Lex targets Main Street to Wall Street as growth momentum builds after turnaround
Net written premium growth at Lexington that accelerated to 25 percent in Q1 is being driven by above trend rate, high retention levels and an influx of new business without compromising tough foundational work including limit shortening that turned around the E&S carrier, according to CEO Lou Levinson.
On parent AIG’s first quarter earnings call last month, group chairman and CEO Peter Zaffino said wholesale distribution-focused Lexington has been “hitting it out of the park on just about every aspect”.
He highlighted top line growth, retention, new business, rate and how the carrier has become more relevant in the marketplace.
After 18 percent net written premium growth in 2022 the business was 50 percent bigger than it had been before the transition to refocus on the wholesale distribution channel which began at the start of 2019 under then CEO Dave McElroy, before Levinson took the helm later that year.
Lexington also improved underwriting profitability, ex catastrophe losses, by 60 percent last year with a sub-80 percent underlying combined ratio.
The accelerating first quarter NPW growth was led by wholesale property and casualty and rate that has increased at the double digit level for 16 consecutive quarters reflecting the carrier’s actions as well as a generational hard market in E&S.
And Zaffino said Lexington presents “tremendous growth and profitability opportunities” for AIG going forward.
In an exclusive interview with this publication, Levinson said that after a transformation of Lexington’s underwriting in recent years and the repositioning of its portfolio and distribution strategy it is “really well positioned” for the current market opportunity.
“I think we’ve become a really good E&S specialty market today. When you look at the way we’re growing, we’re still keeping our lines very short – think $5mn average lines – but we’re adding clients.
“So we’re going horizontally, but remaining very disciplined in the way that we’re deploying our capacity. We’re not adding volatility to our P&L or our balance sheet; we’re adding clients through good risk selection and problem solving and product,” he commented.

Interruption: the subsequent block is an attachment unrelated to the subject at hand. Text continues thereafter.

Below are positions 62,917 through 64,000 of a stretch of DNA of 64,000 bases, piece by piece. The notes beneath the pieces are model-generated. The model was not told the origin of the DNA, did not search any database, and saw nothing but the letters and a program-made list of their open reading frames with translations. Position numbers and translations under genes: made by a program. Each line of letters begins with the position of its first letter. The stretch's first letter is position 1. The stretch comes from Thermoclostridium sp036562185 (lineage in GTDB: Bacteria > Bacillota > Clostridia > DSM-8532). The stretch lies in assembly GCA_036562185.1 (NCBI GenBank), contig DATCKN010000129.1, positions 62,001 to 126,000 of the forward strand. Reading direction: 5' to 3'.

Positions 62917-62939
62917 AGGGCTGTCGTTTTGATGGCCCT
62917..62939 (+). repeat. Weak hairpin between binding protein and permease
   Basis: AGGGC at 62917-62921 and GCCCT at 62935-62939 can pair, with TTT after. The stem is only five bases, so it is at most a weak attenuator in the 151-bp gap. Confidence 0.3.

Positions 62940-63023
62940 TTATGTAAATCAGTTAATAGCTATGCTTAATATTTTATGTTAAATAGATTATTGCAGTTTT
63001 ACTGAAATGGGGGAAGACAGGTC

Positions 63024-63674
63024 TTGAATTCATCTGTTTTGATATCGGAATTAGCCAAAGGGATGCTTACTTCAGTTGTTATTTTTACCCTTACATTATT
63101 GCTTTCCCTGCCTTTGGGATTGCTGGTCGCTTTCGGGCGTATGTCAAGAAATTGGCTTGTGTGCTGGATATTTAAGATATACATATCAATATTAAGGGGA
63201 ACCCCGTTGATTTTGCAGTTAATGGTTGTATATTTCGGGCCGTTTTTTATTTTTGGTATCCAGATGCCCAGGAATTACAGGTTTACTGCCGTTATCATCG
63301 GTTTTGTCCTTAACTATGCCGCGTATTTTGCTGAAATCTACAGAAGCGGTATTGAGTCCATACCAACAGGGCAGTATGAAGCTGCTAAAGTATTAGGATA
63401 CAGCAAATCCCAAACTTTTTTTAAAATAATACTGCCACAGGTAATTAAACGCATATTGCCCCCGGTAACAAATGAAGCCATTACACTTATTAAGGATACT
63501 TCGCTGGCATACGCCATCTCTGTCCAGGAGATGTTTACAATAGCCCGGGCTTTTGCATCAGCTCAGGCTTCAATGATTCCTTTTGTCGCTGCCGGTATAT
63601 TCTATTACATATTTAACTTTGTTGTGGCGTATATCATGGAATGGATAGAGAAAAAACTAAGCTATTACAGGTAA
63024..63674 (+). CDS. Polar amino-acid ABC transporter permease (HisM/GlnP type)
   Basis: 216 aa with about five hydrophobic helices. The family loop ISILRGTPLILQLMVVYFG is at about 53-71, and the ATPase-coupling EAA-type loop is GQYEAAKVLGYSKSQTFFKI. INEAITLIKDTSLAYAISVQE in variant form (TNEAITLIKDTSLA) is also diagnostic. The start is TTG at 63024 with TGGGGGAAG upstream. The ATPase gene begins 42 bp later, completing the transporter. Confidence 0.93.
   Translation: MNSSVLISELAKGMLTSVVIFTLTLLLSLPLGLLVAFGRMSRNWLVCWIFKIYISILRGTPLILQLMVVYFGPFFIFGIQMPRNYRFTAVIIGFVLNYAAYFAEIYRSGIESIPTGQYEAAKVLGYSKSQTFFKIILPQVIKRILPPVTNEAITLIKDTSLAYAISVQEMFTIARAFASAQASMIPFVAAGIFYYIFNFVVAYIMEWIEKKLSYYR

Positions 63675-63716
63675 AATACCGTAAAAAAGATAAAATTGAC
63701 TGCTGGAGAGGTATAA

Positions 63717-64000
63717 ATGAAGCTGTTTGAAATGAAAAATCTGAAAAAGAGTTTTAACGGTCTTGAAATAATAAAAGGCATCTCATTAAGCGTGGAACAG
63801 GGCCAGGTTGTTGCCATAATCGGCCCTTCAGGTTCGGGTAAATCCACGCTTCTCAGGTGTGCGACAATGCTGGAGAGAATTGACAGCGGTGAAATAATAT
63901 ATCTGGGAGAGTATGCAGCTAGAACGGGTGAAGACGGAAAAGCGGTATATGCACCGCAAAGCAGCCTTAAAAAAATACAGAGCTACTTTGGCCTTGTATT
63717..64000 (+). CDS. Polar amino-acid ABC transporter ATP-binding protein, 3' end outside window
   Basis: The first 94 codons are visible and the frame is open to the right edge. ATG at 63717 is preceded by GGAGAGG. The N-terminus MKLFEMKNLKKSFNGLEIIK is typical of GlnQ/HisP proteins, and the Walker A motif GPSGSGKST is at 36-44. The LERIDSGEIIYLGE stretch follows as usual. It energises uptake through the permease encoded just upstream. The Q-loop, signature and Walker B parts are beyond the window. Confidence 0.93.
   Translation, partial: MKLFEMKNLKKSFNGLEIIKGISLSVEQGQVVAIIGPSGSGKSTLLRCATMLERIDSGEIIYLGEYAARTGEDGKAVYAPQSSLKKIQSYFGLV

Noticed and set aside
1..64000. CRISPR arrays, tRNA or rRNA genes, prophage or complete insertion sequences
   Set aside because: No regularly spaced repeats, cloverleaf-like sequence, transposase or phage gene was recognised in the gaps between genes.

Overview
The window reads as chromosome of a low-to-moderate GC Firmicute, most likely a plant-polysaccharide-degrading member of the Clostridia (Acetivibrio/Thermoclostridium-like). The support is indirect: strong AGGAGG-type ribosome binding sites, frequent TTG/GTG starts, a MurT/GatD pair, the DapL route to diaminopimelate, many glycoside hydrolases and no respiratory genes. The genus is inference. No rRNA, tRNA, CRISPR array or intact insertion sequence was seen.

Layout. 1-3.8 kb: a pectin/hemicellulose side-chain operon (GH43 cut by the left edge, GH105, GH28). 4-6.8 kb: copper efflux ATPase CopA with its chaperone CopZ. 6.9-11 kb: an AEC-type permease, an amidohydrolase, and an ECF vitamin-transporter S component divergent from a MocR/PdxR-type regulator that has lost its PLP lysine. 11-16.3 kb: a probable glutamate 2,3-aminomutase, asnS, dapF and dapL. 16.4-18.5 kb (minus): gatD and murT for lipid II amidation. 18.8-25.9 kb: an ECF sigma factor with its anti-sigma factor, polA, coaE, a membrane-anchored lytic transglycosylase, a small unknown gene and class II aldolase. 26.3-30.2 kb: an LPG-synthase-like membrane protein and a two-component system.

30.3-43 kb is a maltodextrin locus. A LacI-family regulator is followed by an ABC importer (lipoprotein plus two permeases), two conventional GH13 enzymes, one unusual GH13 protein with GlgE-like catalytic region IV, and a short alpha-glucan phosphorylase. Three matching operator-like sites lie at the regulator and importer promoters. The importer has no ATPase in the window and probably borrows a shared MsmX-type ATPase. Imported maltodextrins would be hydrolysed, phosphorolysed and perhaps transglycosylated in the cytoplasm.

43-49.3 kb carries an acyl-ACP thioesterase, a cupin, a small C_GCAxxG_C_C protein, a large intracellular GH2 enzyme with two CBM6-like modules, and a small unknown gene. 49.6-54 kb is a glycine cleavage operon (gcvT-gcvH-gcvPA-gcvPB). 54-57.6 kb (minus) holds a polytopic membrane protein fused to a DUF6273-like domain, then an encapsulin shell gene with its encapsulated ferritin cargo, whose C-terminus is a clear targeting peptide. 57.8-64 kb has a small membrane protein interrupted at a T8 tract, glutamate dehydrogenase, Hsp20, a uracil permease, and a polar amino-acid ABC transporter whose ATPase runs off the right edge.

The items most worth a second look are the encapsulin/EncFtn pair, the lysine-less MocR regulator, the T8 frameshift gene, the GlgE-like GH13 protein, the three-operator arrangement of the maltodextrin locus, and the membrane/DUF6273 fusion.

The widely reported changes in Lexington – and parent AIG’s – risk profile have been dramatic.
Lexington’s average property primary policy went from $100mn in limits deployed to just $5mn, with similar actions across liability and healthcare lines.
The large limits previously deployed meant that the carrier was more leveraged to losses than most rivals, so that it saw them sooner and they were often dramatically larger.
The significant shortening of limits and push for rate as well as improved terms and conditions that followed is widely seen as one of the main catalysts for the lengthy E&S hard market that continues today.
“By the end of 2020, our portfolio was in really good shape foundationally again, and that’s when we started to build on it,” said Levinson.
Lexington has added to its existing property, casualty, architects and engineers (A&E) and healthcare businesses with a roll-out of offerings, including several focused on the mid-market as well as at its small account-focused Western World unit.
These included bringing builders risk into its property offering around the same time as it built out Lexington mid-market property, before launching LexPro – which offers private and not-profit D&O, fiduciary, crime, cyber and D&O. The carrier also recently launched mid-market casualty.
At Western World additional offerings include garage, with coverages for a wide range of garage classes.
“When you look at how the portfolio composition has changed as well as the product offering, we’re really well-positioned to hit it out of the park – but it wasn’t overnight.
“It was a lot of deliberate thought around what we want the book to look like; the products we offer; how we become more relevant in the space; how we deliver product from Main Street to Wall Street. I think so far we’ve done a good job, but we’re nowhere near done,” said Levinson.